There are two conditions that Parkinson’s Disease brings along with it: dysphagia in which the sufferer finds it difficult to swallow and the dysarthria in which it is difficult to speak. As obvious from the conditions, a person suffering from this disease is more likely to find it very hard to speak or communicate. Speech therapy is recommended and in most cases, it has worked for patients suffering from Parkinson’s Disease. What is needed is a team of specialized speech therapists like Speech Plus. If the care is offered in the early stages, encouraging results are obtained.
However, as obvious to anyone who knows a little about Parkinson’s Disease and the havoc it wrecks on the nervous system, speech therapists have their work cut out. It is very tough to offer speech therapy to such people that will help their problem. A speech therapist, in such cases, has to teach the ways to conserve energy and air in the lungs to speak loudly enough to be audible. Non-verbal communication is also taught by the therapist. Specific areas of concern need to be addressed as well. For example, the person may be taught on how to swallow correctly and seamlessly. It sure is an uphill task.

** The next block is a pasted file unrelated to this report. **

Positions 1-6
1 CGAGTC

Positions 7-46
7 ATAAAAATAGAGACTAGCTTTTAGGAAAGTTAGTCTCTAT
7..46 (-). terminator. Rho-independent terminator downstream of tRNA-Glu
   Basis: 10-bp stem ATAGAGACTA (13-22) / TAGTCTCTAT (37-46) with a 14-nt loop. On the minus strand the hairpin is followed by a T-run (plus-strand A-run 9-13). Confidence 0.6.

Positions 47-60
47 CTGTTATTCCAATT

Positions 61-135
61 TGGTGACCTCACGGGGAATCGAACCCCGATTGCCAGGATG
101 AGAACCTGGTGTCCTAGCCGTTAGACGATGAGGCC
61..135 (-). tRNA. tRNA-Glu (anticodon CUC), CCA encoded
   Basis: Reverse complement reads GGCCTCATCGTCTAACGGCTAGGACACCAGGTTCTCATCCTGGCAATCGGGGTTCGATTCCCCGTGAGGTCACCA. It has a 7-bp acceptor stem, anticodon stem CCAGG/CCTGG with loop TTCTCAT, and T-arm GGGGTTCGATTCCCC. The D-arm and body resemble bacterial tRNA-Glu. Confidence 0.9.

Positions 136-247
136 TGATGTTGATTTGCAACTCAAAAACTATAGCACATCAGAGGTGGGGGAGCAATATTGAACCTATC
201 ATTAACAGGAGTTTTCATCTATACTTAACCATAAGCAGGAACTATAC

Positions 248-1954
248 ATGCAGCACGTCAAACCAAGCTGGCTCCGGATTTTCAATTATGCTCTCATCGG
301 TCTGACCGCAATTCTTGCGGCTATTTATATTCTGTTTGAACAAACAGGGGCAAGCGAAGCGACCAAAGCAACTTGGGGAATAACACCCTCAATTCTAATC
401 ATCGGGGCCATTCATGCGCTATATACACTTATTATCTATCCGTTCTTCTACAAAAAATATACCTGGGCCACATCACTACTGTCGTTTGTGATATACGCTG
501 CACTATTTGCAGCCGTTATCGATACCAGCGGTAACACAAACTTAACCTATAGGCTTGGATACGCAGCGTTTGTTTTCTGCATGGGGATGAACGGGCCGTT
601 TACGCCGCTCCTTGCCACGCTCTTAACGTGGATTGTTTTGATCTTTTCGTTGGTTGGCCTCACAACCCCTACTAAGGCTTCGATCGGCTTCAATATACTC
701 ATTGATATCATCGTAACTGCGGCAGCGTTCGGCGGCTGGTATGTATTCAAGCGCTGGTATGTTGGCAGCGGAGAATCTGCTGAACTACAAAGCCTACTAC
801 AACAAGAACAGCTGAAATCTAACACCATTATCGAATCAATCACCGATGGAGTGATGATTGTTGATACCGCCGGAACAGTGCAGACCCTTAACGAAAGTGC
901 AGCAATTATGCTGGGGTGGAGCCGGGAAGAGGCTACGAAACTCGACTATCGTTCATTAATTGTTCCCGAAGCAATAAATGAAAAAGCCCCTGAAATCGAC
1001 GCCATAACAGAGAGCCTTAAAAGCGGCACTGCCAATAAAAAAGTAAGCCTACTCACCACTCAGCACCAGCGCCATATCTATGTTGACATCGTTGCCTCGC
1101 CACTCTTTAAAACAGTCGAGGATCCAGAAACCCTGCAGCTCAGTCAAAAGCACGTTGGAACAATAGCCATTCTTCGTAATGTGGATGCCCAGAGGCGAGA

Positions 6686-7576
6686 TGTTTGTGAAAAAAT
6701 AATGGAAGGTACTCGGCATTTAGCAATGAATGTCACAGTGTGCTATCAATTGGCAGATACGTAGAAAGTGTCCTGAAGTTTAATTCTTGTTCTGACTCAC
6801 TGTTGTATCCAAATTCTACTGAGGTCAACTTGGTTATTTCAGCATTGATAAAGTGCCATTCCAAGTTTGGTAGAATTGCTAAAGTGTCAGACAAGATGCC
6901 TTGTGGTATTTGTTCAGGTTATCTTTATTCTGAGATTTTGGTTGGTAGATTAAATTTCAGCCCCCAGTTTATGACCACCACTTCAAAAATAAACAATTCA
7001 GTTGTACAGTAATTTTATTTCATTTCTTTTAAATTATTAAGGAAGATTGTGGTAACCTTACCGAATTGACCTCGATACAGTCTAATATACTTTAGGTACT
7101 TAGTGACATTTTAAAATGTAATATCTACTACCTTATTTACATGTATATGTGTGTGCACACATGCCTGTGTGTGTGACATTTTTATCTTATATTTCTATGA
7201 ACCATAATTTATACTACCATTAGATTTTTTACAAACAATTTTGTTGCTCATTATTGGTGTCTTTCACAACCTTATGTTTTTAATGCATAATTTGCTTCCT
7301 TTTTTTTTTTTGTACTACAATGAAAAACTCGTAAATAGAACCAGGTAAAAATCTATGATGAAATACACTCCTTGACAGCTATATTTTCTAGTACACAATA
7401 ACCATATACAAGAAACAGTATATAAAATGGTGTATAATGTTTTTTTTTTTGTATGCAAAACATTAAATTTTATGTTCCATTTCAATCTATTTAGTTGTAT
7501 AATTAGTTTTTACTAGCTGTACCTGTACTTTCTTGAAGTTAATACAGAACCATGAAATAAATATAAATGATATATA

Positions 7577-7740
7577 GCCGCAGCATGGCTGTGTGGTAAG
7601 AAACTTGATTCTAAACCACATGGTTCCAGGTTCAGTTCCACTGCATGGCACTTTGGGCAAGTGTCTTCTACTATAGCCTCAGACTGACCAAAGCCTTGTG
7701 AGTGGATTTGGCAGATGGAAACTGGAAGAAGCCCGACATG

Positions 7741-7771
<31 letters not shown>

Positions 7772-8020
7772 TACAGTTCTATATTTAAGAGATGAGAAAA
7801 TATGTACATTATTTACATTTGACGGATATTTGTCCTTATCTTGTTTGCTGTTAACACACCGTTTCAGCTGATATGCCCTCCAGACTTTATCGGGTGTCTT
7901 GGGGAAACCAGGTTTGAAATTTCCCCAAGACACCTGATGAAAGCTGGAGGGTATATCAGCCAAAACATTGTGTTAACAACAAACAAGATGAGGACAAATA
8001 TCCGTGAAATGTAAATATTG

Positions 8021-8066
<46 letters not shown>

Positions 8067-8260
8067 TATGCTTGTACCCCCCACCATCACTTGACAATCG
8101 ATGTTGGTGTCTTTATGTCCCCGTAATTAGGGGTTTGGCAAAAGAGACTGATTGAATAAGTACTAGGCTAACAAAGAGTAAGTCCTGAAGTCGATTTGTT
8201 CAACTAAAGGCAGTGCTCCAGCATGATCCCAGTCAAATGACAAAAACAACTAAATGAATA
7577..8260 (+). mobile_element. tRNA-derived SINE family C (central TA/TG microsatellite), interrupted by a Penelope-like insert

Role of Speech Therapist in Parkinson’s Disease Treatment
We have outlined some tips culled from speech therapists at Speech Plus. These tips will come in handy for those suffering from Parkinson’s Disease. Firstly, pick as noiseless an ambiance as you possibly can. There is no point shouting to be heard when you cannot afford to waste the energy or the air in the lungs. When speaking, always do so slowly. Deliberate on your words and chew them in your mind. When you speak in a hurry, you can more likely to fumble and that will hurt your confidence level as well. Speak slowly and speak face to face with a person. Let them see your face and your lip movement. Non-verbal cues will only help your task of speaking easier.
Cut down on the frills while speaking with Parkinson’s Disease. Once you shorten up the phrases and the sentences, you will find it easier to speak them out. Do not form long, winding sentences in your mind. Speak only a couple of words per breath. That will give you time to think and speak without too much of a gap between them. Finally, treat yourself to voice and facial exercises every single day. Get your speech therapist to show you on what works best for your case. Exercises will loosen up those tight speaking muscles and render them more useful than they are now.